James v. Milwaukee,
Annotate this Case
83 U.S. 159 (1872)
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U.S. Supreme Court
James v. Milwaukee, 83 U.S. 16 Wall. 159 159 (1872)
James v. Milwaukee
83 U.S. (16 Wall.) 159
ERROR TO THE CIRCUIT COURT FOR
THE EASTERN DISTRICT OF WISCONSIN
An act of legislature authorizing a municipal corporation to lend its credit to a railroad company specified, and to "any other railroad company duly incorporated and organized for the purpose of constructing railroads," leading in a direction named, "and which in the opinion of common council are entitled to such aid from the city," authorizes the lending of the city credit to a railroad company thereafter duly incorporated and organized, as well as the lending of such credit to those in existence when the act was passed.
MR. JUSTICE SWAYNE stated the case, and delivered the opinion of the Court.
This action was brought by the plaintiffs in error to recover the amount of certain overdue interest coupons attached to twelve bonds issued by the City of Milwaukee to the Milwaukee & Superior Railroad Company, and the amount of like coupons attached to a like bond issued by the city to the Milwaukee & Beloit Railroad Company.
The pleadings upon both sides are voluminous, but a short statement of the case will be sufficient for the purposes of this opinion.
The Act of the Legislature of Wisconsin of the 2d of April, 1853, authorized the City of Milwaukee to lend its credit to certain specified railroad companies, upon the terms and conditions prescribed. The act of the 12th of July, 1853, declared that the provisions of the preceding act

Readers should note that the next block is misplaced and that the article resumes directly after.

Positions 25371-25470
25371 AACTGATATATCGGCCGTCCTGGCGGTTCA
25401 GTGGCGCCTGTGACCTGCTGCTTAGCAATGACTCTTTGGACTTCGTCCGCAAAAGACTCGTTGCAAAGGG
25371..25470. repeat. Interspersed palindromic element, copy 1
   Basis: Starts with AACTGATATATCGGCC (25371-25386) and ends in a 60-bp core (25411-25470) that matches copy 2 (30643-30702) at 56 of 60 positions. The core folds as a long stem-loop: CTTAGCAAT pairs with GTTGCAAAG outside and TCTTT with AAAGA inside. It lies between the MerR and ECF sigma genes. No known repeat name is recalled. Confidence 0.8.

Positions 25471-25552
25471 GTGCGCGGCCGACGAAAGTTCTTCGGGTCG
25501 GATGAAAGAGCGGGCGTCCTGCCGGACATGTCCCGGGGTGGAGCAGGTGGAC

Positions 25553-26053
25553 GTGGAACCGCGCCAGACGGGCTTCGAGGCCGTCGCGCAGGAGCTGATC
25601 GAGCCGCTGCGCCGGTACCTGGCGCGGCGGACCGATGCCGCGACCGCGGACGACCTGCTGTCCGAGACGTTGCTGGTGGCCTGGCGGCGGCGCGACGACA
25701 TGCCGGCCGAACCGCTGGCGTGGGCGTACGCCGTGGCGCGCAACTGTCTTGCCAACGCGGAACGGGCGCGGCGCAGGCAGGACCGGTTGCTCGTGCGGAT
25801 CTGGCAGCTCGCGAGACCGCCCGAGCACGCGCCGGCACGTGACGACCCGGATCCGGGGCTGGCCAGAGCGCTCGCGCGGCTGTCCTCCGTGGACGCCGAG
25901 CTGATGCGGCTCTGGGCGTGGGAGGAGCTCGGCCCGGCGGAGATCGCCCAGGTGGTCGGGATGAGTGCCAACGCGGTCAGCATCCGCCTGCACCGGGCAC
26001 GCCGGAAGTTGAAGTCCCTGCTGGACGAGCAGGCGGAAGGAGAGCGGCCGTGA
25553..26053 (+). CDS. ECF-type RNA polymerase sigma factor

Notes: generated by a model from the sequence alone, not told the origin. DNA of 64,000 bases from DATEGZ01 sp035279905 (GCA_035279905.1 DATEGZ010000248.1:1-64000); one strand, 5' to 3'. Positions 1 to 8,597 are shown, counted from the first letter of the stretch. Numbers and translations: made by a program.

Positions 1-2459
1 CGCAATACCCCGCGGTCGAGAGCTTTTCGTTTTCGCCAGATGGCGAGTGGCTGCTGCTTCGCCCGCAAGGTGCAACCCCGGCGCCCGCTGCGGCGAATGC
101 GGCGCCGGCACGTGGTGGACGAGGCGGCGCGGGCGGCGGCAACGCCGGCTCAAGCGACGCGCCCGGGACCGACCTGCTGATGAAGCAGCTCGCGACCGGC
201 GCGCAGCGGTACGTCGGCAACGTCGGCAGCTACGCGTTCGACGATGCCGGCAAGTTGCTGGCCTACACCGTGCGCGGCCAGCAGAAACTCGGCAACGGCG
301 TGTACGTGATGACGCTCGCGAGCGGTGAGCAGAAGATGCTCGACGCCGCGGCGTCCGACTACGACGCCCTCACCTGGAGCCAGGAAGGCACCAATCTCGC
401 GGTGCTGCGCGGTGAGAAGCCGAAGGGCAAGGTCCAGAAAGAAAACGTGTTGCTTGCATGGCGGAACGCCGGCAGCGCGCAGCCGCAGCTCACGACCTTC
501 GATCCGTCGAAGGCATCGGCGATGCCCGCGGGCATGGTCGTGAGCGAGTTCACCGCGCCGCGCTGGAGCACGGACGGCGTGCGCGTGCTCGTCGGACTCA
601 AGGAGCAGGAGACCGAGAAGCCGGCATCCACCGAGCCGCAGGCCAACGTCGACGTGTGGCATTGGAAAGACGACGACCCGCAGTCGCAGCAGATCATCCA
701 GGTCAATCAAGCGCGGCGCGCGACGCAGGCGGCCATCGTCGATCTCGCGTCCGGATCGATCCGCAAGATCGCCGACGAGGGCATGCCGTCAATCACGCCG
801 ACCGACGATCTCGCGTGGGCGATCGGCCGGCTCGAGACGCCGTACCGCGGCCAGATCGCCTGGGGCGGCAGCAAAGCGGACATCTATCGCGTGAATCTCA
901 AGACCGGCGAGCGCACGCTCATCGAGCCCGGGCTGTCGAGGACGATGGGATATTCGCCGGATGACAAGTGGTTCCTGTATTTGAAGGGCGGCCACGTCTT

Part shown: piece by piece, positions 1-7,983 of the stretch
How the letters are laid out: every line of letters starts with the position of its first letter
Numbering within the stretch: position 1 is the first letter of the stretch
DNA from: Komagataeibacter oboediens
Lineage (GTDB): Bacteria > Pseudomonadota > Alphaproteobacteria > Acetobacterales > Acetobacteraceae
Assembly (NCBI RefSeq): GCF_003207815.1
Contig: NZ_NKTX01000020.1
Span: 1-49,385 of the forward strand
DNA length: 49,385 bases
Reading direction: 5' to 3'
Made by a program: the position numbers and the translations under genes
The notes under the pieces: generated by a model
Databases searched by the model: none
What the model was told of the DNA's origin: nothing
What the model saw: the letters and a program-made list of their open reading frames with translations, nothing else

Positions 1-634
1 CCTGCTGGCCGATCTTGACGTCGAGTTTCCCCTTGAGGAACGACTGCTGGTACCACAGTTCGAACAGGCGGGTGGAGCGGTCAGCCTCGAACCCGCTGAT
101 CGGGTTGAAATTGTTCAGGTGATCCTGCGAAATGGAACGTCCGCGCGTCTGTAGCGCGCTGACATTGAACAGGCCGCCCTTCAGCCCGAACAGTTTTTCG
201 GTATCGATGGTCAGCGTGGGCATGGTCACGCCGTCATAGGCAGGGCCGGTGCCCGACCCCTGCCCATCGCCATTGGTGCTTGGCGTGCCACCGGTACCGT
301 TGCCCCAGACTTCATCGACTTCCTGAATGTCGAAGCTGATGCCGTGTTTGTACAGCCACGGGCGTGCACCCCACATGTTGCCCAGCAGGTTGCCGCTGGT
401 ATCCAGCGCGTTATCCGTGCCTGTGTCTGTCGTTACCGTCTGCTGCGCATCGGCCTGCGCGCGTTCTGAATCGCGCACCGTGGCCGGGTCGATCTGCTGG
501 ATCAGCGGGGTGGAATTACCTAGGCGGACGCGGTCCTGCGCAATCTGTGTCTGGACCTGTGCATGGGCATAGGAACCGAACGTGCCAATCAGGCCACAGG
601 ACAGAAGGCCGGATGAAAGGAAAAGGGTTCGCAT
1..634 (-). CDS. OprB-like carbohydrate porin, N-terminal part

"are extended, and shall include the Milwaukee and Watertown Railroad Company, and any other railroad company duly incorporated and organized for the purpose of constructing railroads leading from the City of Milwaukee into the interior of the state which in the opinion of the common council are entitled to aid from the city."
The Act of the 31st of
March, 1854, extended the original act "to the South Wisconsin Railroad Company or to any other railroad company duly incorporated and organized for the purpose of constructing railroads" to connect with "any other railroad having its terminus in said city which in the opinion of the common council are entitled to aid from said city." The Act of March 18, 1856, limited the amount of bonds to be issued to an aggregate of $2,000,000.